European Western Balkans

Low expectations from the Vučić-Kurti meeting in Brussels

Miroslav Lajčak, Albin Kurti and Aleksandar Vučić in Berlin; Photo: Twitter / @MiroslavLajcak

The Kosovo-Serbia Dialogue at the highest political level will continue on Thursday. Serbian President Aleksandar Vučić and Kosovo Prime Minister Albin Kurti will meet in Brussels as part of a process mediated by the European Union after a one-year break. The EU announced that all current issues would be discussed during the meetings. The goal will be to reduce tensions between the two sides. In addition to the joint meeting, the High Representative of the EU for Foreign and Security Policy Josep Borrell will hold separate meetings with Vučić and Kurti. 

The meeting is being held in a tense atmosphere of inflammatory statements by the highest officials of both sides. The incendiary speech significantly intensified after the escalation of tensions in the north of Kosovo at the end of July due to Pristina’s decision to start implementing measures on license plates and Serbian identity cards. 

On July 31st, barricades were placed north of Kosovo on the main roads leading to the border crossings with Serbia, Jarinje and Brnjak. After tensions due to barricades and consultations with the international partners, the Government of Kosovo undertook to postpone the implementation of the measures for one month until the begging of September. 

Due to all the tensions in the recent two weeks, expectations from the meeting are minimal. Belgrade and Pristina have completely different expectations of what should be on the agenda. While Belgrade insists that licence plates and identity cards should be discussed, for Pristina, it is a question of reciprocity and implementation of previous agreements. 

What both sides have in common are high expectations from the international community and the EU.

Before the meeting, Kosovo Prime Minister Albin Kurti said he expects more from the European Union as a mediator in the dialogue. Kurti told BBC that he believed the EU could be more precise and active as a mediator. 

“We have the right to expect more from the EU, especially to show more clarity and firmness regarding its positions when it comes to events like the latest barricades and incidents in Kosovo”, said Kurti, reiterating that Kosovo will start implementing the measures in September. 

On the other hand, the President of Serbia, Aleksandar Vučić, said he was going to Brussels for a dialogue to “try to preserve peace and stability”. He said that Serbia does not threaten anyone with anything but only “wants to ensure compliance with international rules, norms from UN Resolution 1244 to the Brussels Agreement”. 

“I am going to Brussels to talk. I don’t hope for any results, but I’m going to talk”, said Vučić adding that the only hope to achieve something more is if the Quinte countries exert political pressure on the Kosovo side. 

Recently, the leaders of the European Union declared that they favour a compromise in solving the Kosovo problem. On the other hand, the question arises as to whether a compromise is even possible. Therefore the President of Serbia points out that “it seems to him that dialogue no longer makes sense”.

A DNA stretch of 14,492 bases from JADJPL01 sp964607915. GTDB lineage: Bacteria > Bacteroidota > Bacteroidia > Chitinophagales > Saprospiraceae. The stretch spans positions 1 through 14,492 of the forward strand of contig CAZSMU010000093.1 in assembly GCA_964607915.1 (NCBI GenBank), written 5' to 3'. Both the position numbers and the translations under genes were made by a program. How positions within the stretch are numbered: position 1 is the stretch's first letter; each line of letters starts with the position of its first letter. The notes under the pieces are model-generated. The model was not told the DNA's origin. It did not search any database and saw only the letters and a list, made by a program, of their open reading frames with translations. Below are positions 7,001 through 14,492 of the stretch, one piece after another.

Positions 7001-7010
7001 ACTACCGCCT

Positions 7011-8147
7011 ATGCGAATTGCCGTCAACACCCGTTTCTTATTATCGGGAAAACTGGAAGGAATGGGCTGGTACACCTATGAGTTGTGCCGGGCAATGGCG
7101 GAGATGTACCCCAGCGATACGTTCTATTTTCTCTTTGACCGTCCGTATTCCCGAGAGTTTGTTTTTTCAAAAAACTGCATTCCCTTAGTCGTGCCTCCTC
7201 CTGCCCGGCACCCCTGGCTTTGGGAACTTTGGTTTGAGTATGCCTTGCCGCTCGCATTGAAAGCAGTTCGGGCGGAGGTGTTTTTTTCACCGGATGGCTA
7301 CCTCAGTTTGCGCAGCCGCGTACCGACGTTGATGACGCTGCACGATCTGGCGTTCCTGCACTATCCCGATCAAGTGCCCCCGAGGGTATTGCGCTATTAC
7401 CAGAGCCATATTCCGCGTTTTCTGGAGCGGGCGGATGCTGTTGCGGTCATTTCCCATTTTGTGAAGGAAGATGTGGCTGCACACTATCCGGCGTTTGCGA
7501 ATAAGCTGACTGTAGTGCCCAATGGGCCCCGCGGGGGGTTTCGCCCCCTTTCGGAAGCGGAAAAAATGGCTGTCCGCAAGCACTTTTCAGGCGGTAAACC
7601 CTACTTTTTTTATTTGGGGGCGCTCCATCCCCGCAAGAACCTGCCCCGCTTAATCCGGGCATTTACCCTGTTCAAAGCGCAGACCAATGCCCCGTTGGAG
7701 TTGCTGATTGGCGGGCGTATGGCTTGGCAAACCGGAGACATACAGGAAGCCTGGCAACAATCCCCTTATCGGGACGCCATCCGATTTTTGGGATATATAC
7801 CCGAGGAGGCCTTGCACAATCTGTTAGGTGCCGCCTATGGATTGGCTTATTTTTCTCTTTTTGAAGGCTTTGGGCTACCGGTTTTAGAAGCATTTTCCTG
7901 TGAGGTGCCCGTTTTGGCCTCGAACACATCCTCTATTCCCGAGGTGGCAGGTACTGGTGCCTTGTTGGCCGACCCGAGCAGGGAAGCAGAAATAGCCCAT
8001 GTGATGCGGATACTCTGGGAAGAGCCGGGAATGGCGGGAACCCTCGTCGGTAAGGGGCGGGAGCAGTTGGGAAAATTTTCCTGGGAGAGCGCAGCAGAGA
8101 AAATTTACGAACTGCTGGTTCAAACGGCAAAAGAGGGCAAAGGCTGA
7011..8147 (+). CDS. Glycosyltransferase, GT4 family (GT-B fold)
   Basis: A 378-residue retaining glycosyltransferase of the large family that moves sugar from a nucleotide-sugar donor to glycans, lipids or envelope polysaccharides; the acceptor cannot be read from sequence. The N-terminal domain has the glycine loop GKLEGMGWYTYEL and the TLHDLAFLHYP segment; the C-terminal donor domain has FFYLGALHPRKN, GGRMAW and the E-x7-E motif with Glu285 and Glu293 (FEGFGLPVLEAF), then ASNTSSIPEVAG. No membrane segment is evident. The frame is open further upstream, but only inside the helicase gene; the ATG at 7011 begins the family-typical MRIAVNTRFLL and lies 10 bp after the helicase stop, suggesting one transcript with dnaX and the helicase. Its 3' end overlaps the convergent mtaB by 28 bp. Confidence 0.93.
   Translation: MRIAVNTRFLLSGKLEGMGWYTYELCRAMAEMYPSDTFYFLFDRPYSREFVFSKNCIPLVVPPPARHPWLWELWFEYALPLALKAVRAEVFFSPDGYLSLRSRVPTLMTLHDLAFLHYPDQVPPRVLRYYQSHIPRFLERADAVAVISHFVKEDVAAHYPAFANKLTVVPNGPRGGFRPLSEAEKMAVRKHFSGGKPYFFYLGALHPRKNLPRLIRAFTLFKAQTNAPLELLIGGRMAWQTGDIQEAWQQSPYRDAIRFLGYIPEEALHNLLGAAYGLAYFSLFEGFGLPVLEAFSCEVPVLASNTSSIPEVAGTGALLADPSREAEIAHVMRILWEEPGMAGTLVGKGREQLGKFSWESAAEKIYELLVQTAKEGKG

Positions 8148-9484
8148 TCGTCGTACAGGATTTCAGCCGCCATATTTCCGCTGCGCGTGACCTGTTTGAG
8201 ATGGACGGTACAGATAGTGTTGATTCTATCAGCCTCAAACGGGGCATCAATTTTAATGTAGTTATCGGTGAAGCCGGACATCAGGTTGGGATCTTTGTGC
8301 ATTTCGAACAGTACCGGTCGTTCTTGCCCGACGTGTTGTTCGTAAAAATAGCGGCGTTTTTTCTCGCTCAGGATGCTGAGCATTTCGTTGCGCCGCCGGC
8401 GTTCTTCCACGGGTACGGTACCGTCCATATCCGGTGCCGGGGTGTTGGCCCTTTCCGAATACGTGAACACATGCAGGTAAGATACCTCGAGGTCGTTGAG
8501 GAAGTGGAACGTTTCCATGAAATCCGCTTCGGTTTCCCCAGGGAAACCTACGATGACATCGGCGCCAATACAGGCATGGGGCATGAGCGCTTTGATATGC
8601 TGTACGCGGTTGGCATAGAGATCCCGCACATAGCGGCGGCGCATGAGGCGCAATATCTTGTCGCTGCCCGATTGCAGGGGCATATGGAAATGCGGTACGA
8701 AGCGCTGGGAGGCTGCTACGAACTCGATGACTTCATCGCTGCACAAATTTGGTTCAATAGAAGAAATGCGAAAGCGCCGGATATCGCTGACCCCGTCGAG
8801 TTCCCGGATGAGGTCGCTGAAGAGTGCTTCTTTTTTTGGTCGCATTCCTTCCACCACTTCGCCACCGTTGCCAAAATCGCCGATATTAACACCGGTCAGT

Due to the series of harsh statements a few days ago, the European External Affairs Service (EEAS) also reacted. That announcement, in which both sides are called to stop “incendiary rhetoric” and that they will be held responsible if there is an escalation of violence in the region, caused sharp reactions from Belgrade and contributed, as it seems, to increased pessimism before the upcoming meeting.

After a statement from the EU, official Belgrade has accused the European bloc of tensions in the former Serbian province.

“Looking at this statement by the EEAS, one would think that today is April 1st. It must be a very tasteless joke,” said Serbian Prime Minister Ana Brnabić in her reaction on the same day. 

Tense security atmosphere

After the tensions in the municipalities in the north of Kosovo, many believe that the security situation in Kosovo has deteriorated.

KFOR, under the leadership of NATO, is carefully monitoring and is ready to intervene if the stability in Kosovo is threatened, following its mandate, which derives from Resolution 1244 of the UN Security Council from 1999, it was announced from this mission

Kosovo Prime Minister Albin Kurti said that the President of Serbia, Aleksandar Vučić, and the Director of the Office for Kosovo in the Government of Serbia, Petar Petković, are most responsible for the situation in the north of Kosovo. Petković, on the other hand, said that the only one to blame for the current situation is Kurti, who is “causing a new crisis” in Kosovo with irresponsible moves.

As announced on the eve of the political dialogue in Brussels, the President of Serbia, Aleksandar Vučić, and the Prime Minister of Kosovo will meet separately with the Secretary General of NATO, Jens Stoltenberg. 

A dialogue lasting over ten years

Kosovo and Serbia, with the mediation of the European Union, have been conducting a dialogue on the normalization of relations since 2011. Kosovo insists that the final agreement implies mutual recognition, while Serbia seeks a compromise solution.

One of the major stumbling blocks of the dialogue is the 2015 agreement on the creation of the Community of Serbian Municipalities, which Serbia insists on. In December of that year, the Kosovo Constitutional Court judged that its establishment would be unconstitutional, so it has not been formed to date.

Even after ten years, for Belgrade, “comprehensive normalization” means anything but recognition. The normalization of relations without recognition for Pristina is unthinkable, and the European Union says it is time to end the dialogue between Belgrade and Pristina.

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